For more information on oxygen and breathable mine air, please view the MineARC Tech Topic: Breathable Air article.
With an accuracy variance of within only 2% of the reading, the O2 Gas Monitor uses a method known as luminescence; measuring changes in the fluorescence of a special dye within the sensor. The dye is optically excited by an LED light source, emitting light at a rate that changes with the level of oxygen in the air. The O2 Gas Monitor sensor then interprets this as a percentage level.
Due to the fact that the gas detection and monitoring is based on optical measurement, no consumable substance is used. Other advantages to this method include high accuracy, fast response and low cross-sensitivity to other gases.
CARBON MONOXIDE MONITOR
The Aura-FX Carbon Monoxide (CO) Monitor is an electrochemical gas sensor that measures the concentration of CO by oxidising it at an electrode and then measuring the resulting current.
To reduce cross-sensitivity to other combustible gases, it has chemical filters for Hydrogen Sulfide (H2S), Nitrogen Dioxide (NO2), Nitric Oxide (NO) and Sulfur Dioxide (SO2).
The CO Monitor has an accuracy level of within just 4ppm within the reading, and a sensor range between 0 and 5,000ppm. MineARC recommends keeping carbon monoxide levels in the refuge chamber below 30ppm.
CARBON DIOXIDE MONITOR
Carbon dioxide is exhaled by chamber occupants as a product of respiration, and it needs to be removed from the air using the refuge chamber scrubbing system. This monitor helps to determine when CO2 chemical change-out is required.
The CO2 Monitor features a non-dispersive infrared (NDIR) sensor. Measurement is based on the physical property that CO2 molecules absorb infrared light or particular wavelengths.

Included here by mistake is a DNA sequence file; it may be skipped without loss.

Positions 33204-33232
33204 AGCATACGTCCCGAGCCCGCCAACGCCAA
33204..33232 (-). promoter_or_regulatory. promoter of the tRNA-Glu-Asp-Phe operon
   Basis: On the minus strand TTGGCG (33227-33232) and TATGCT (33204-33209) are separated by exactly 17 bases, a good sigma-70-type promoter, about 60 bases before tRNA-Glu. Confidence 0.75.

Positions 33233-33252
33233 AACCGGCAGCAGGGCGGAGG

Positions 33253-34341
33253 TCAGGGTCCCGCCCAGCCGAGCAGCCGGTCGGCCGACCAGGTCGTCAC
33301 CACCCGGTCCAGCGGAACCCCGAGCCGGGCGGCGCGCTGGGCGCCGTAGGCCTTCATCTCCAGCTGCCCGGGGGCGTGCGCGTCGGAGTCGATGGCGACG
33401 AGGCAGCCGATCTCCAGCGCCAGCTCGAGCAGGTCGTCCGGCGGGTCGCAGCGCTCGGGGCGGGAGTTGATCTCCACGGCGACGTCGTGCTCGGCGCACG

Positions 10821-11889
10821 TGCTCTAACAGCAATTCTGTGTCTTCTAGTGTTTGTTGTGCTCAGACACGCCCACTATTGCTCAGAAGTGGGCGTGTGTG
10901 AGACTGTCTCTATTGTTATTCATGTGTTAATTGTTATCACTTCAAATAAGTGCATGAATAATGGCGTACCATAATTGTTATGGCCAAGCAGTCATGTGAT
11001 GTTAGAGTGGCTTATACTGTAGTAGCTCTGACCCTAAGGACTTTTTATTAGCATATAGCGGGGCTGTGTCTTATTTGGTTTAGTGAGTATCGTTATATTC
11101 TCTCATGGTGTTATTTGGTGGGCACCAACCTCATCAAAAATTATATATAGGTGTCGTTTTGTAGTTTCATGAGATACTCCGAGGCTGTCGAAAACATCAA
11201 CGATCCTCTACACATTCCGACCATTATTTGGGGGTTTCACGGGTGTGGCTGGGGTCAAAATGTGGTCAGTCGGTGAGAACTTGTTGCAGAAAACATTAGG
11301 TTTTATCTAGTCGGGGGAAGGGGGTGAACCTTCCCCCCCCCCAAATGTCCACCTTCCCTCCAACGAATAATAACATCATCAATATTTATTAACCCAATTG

By shining light through the target gas and using suitable optical filters, the light detector will give an output that can be converted into a CO2 concentration value.
The sensor provides a long, stable operation life. Major advantages of this method of CO2 detection include eliminated risk of sensor ‘burn-out’ if exposed to high gas concentrations and low cross-sensitivity to other gases.
For more information on CO and CO2, please view the MineARC Tech Topic: Carbon Monoxide and Carbon Dioxide article.
MANUAL GAS SAMPLING
Manual gas detectors can also be used to monitor gas levels in occupied refuge chambers. They utilise pre-filled chemical tubes that react to air being drawn through the hand-held pump device to test the levels of O2, CO and CO2. It is recommended that gas levels are tested every hour and corrective actions made as required. The specified sampling time for O2 is approximately 1 minute, CO2 approximately 2 minutes and CO approximately 4 minutes.
For further information regarding MineARC’s Aura-FX Digital Gas Monitoring System, please email firstname.lastname@example.org to speak to a MineARC representative.